TL;dr -- it's most economical to operate nuclear plants at a fixed output level, so other fuels are used to adjust for variations in demand. Nuclear output at any given time is limited by outages, which are driven by the need for refueling and routine maintenance.
Nuclear plants aren't load following, so other sources are needed
From Wikipedia's article on ...
Change in capacity
From 2004 to 2014, nuclear capacity did not change substantially:
Change in generation
However, the generation mix did change quite a bit (2014 nuclear data not available, so this chart ends in 2013):
Summary of data
Here's a summary of the data from 2011, along with the two years before and after:
Your figures are a bit out, but broadly in the right area. Using observed figures for the numbers you've estimated, I get 1,246 km²
90% capacity factor for nuclear is probably optimistic, but some jurisdictions have achieved it. The global average in 2018 was 81%, but that's an overestimate, due to the way that reactors on long-term shutdown are handled.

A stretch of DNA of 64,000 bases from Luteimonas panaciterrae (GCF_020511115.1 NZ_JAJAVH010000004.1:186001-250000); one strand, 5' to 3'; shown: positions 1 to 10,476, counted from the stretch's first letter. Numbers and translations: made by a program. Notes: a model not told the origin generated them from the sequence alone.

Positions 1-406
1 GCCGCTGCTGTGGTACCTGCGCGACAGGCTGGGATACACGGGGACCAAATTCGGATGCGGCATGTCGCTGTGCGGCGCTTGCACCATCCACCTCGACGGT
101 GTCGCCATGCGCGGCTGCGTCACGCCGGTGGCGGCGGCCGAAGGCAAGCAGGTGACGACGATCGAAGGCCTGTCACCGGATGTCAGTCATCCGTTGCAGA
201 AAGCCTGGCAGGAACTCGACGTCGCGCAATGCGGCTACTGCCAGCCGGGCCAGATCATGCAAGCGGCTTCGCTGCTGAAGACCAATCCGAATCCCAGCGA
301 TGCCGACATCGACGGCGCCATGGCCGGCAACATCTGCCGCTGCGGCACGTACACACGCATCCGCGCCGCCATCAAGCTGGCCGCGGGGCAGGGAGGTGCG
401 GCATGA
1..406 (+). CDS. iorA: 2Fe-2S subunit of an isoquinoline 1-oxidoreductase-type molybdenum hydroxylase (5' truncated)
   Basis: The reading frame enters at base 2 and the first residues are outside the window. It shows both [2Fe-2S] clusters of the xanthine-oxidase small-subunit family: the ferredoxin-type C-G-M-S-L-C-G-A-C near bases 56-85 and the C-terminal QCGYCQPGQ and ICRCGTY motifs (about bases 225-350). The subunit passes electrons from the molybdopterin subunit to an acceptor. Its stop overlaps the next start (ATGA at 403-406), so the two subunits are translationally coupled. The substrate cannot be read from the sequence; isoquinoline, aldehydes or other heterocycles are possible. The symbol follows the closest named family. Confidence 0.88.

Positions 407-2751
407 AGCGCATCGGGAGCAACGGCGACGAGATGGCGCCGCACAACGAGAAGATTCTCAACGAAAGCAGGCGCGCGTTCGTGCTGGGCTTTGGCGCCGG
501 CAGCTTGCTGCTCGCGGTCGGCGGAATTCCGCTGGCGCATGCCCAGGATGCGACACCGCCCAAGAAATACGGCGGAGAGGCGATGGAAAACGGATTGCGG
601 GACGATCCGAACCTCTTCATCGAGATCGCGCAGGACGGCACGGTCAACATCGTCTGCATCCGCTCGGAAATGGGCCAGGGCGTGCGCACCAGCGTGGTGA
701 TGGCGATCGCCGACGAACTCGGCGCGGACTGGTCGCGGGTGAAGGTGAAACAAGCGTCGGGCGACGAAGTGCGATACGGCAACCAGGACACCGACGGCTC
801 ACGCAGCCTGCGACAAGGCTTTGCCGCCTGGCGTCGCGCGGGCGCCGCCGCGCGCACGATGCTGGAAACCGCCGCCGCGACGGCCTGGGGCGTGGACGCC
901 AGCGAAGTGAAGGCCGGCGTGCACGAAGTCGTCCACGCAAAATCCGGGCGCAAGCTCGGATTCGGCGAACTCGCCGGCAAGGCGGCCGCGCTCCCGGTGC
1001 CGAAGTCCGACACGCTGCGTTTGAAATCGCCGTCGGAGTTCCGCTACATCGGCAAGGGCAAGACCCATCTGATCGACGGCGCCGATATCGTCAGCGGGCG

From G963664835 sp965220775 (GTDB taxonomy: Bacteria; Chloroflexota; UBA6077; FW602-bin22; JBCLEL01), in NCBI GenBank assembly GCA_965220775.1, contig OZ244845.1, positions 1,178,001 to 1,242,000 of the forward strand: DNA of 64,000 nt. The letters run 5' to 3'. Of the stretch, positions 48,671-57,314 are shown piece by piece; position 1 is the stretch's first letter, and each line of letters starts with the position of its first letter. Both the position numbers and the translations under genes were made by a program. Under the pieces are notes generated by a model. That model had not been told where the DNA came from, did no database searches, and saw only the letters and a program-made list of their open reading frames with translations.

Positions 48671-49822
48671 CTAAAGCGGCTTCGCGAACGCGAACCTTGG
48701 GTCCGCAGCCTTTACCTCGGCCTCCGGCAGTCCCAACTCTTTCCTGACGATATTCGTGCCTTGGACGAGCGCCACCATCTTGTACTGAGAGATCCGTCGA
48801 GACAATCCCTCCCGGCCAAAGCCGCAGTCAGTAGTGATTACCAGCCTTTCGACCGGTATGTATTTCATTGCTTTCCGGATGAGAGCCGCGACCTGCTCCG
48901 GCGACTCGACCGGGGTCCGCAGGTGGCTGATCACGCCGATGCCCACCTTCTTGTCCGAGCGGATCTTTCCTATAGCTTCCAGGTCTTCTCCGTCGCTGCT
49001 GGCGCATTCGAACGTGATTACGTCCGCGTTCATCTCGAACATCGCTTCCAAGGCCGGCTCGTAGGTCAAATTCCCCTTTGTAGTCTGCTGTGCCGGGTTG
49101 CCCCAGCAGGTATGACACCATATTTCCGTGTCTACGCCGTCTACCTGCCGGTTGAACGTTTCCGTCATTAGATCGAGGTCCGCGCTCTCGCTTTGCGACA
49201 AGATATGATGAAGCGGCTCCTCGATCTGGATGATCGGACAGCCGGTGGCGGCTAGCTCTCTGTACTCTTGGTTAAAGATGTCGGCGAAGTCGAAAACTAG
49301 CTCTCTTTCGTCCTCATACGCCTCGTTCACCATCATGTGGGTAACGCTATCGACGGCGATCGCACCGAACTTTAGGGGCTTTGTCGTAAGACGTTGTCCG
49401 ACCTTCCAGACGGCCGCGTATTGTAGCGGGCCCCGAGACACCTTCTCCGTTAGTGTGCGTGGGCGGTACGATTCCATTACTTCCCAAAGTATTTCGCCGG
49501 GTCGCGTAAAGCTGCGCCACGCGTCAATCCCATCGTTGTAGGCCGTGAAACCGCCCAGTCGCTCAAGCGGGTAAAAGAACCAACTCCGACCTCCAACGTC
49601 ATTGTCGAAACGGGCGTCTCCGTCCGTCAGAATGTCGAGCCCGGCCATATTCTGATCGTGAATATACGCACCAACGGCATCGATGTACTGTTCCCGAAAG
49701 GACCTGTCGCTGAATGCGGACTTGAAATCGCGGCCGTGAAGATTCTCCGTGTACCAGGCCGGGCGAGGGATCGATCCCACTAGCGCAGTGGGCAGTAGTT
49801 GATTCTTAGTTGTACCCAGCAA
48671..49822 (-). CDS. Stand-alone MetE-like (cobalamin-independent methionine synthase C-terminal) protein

Current high-end windturbines (WT) produce about 4.5 MW while being about 240 m high (top of rotor tip) and with a rotor diameter of 150 m.
When it comes to the distance between the WT, rule of thumb says 5 times rotor diameter in main wind direction, 3 times orthogonally, leaving us with 750 * 450 m per WT, which is about 0.33 km². So you can (if you place ...